French writer-director Lorraine Lévy brings a fresh perspective to the age-old Israeli-Palestinian conflict in her poignant family drama “The Other Son,” filmed on location in Israel and the West Bank.
Her well-structured screenplay, co-written with Nathalie Saugeon and Noam Fitoussi, creates fleshed-out scenarios that never seem unrealistic. That authenticity is an especially important asset for an already incredible story about babies switched at birth. The verisimilitude is enhanced by vivid cinematography, steady direction and believable performances from a talented international ensemble cast.
In contemporary Tel Aviv, 18-year-old Joseph Silberg (Jules Sitruk) lives an apparently well-adjusted existence. The happy family speaks French at home as the parents of his doctor mother Orith (French leading lady Emmanuelle Devos) and his Israeli-born colonel father Alon (rising French actor Pascal Elbé) were born in France. An aspiring musician, Joseph’s biggest problem seems to be figuring out how to earn spending money in the summer before entering the Israeli Air Force for his mandatory military service.
Orith notices a discrepancy on his pre-enlistment blood test, which assigns him a blood type genetically impossible given his parents’ blood types, so she thinks the lab made a mistake. A repeat blood test leads a medical colleague to hypothesize and confirm that newborn Joseph was accidentally swapped with another infant after being evacuated when the hospital was attacked by Scud missiles. The other boy turns out to be Yacine Al Bezaaz (Mehdi Dehbi), who was raised in the West Bank by an adoring Palestinian mother Leïla (Areen Omari) and father Saïd (Khalifa Natour). At the doctor’s office, the two sets of parents have an awkward meeting, after which the fathers continue to act in denial, so they hesitate to tell their sons.
Eventually, Joseph and Yacine both learn the truth. They and their family members are challenged by conflicting thoughts about identity, religion, nationality, etc. Yacine’s previously doting older brother Bilal (Mahmood Shalabi) turns against him, viewing him as part of the Jewish enemy that killed their younger brother in a military attack.
But the families gradually come together. Yacine, Leïla and Saïd cross the border checkpoint to visit the Silberg home in Tel Aviv, where a connection is made in part because of Yacine’s fluency in French as a student in Paris who aspires to medical school. When Joseph later ventures intrepidly to the Al Bezaaz residence in the West Bank, he sings with music-loving Saïd and Bilal around the dinner table, a blood tie that transcends initial wariness.
The Other Son
(Le fils de l’autre)
(French, Hebrew, Arabic and English with subtitles; 105 min.)
Landmark’s E Street Cinema
4 out of 5 stars
Swedish helmer Lisa Ohlin’s “Simon and the Oaks” proves to be an accomplished translation of Marianne Fredriksson’s bestselling novel, from which Marnie Blok faithfully adapted the screenplay, likely satisfying fans of the original book.
Bringing the stirring coming-of-age story to life, the solid thespian turns by the principals demonstrate an impressive amount of emotion beyond what one might expect to be stereotypical Scandinavian fare, particularly for a period piece. In Sweden, the film raked in big at the box office while achieving critical acclaim, earning a record 13 nominations for Guldbagge Awards (Swedish Academy Awards), including Best Picture, Director and Cinematography.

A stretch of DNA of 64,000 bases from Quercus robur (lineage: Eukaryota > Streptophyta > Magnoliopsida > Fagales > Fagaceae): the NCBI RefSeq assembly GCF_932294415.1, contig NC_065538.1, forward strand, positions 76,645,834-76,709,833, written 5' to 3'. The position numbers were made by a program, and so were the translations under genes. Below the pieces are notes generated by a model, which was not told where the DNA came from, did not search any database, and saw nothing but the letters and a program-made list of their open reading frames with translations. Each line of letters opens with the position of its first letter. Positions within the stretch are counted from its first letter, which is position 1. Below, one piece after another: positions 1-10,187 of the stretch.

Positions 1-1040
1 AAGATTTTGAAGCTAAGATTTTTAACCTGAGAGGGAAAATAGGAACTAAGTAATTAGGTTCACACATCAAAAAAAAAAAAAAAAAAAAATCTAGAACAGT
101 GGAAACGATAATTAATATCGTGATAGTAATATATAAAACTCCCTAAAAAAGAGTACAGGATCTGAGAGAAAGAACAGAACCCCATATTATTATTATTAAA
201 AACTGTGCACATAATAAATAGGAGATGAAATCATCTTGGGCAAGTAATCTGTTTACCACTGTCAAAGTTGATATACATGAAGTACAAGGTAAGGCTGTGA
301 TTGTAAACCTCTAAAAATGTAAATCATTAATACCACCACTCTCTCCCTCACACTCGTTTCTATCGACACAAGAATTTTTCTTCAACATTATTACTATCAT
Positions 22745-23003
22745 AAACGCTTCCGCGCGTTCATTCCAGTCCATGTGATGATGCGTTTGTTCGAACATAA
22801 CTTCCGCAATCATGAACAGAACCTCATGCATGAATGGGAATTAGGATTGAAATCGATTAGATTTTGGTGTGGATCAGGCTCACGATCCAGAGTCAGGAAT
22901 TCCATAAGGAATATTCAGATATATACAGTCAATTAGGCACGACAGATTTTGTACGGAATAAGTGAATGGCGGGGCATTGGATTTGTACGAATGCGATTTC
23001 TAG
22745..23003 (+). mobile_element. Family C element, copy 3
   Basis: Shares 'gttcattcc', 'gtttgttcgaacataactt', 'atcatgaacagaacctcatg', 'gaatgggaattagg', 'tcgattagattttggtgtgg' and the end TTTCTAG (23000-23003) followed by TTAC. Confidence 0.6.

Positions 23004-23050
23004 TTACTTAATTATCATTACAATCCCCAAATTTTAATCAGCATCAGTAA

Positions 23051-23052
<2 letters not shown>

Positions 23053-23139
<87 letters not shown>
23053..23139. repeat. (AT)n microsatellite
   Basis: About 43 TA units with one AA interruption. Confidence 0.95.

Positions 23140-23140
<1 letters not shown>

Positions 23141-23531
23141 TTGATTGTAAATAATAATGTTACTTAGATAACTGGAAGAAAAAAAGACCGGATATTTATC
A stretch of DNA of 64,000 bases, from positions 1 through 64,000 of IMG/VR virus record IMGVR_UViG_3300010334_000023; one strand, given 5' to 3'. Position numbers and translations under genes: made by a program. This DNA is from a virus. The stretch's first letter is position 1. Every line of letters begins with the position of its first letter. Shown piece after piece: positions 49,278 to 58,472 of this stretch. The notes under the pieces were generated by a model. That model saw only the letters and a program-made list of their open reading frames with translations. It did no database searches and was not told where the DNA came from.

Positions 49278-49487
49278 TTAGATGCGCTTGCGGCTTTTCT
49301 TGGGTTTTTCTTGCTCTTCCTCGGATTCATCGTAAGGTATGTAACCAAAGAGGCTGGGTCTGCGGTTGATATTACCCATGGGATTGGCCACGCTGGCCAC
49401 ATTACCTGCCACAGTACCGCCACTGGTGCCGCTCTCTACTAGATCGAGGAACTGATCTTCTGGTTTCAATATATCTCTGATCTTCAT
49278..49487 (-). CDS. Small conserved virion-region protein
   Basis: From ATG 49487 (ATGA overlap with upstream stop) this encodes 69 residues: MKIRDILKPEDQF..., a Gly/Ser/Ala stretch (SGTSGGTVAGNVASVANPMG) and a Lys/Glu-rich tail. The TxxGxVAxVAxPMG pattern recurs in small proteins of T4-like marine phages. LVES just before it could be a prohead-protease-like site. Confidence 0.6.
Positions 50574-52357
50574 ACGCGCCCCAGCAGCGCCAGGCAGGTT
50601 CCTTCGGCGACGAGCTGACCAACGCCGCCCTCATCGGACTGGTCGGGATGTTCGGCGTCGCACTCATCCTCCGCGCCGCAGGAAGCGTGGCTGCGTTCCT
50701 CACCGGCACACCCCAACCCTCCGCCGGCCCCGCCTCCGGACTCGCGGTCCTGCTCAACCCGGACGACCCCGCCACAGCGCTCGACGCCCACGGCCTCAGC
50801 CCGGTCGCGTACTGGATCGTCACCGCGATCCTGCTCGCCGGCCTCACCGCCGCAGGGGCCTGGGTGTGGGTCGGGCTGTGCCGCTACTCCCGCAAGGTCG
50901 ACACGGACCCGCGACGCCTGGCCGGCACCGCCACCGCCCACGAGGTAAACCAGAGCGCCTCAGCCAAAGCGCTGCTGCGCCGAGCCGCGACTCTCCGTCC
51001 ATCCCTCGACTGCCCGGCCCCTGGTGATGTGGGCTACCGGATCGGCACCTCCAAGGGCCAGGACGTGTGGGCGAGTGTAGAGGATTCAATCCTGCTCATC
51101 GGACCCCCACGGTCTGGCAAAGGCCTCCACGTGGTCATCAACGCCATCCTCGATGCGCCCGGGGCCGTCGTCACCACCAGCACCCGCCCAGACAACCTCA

In 1939, young Simon (Jonatan S. Wächter) lives outside Gothenburg in a country house without running water and indoor toilet. He’s loved by his working-class mother Karin (Helen Sjöholm) and carpenter father Erik (Stefan Gödicke), but the latter worries that Simon never plays and fights like other boys. Rather, Simon keeps to himself, immersed in books, and talks only to a tree. When Simon applies on his own to a school in the city, his father hesitates to let him go. Erik relents under pressure from Karin, allowing Simon to attend under two conditions: He can’t let his new, refined peers make him forget where he came from. And he has to make real friends, letting go of his imaginary friendship with the tree.
The first day, Simon befriends Isak (Karl Martin Eriksson), a German Jewish boy who’s teased by older students because of his religion. When a bigger boy blocks their path, Simon deftly punches the bully. After class, Simon is thrilled to discover Isak’s affluent father Ruben (Jan Josef Liefers) owns an entire bookshop, above which they live with Isak’s mother Olga (Lena Nylén) in a lavish flat. Simon excitedly relays his amazement when he tells his parents about his day, though Erik is far less impressed.
Olga never leaves home because she suffers paranoia about the Nazis, a legacy of the family’s flight from Germany. The impending Nazi advance across Europe leads her to a mental asylum. Isak then goes to live with Simon’s parents because his father Ruben is gone all day at work. There, Erik insists that Isak learn to use his hands and help with the woodworking, toward which Isak is naturally inclined anyway. On the flip side, Simon is drawn to literature, art and music in Ruben’s life, but his parents — especially Erik — resist his attraction to what they consider to be stuck-up affectations.
Spurred by the specter of World War II, the two families merge into an extended family that manages to work despite occasional class and sexual tensions. After the war, Isak (played as an adult by Karl Linnertorp) is happy to join the shipyard run by Erik, but adult Simon (played by Bill Skarsgård) rebuffs Erik’s crass eagerness to see Simon get his hands dirty. One day, Simon learns a family secret that explains why he never fit into his parents’ world — and why his parents always feared him straying too far from the nest.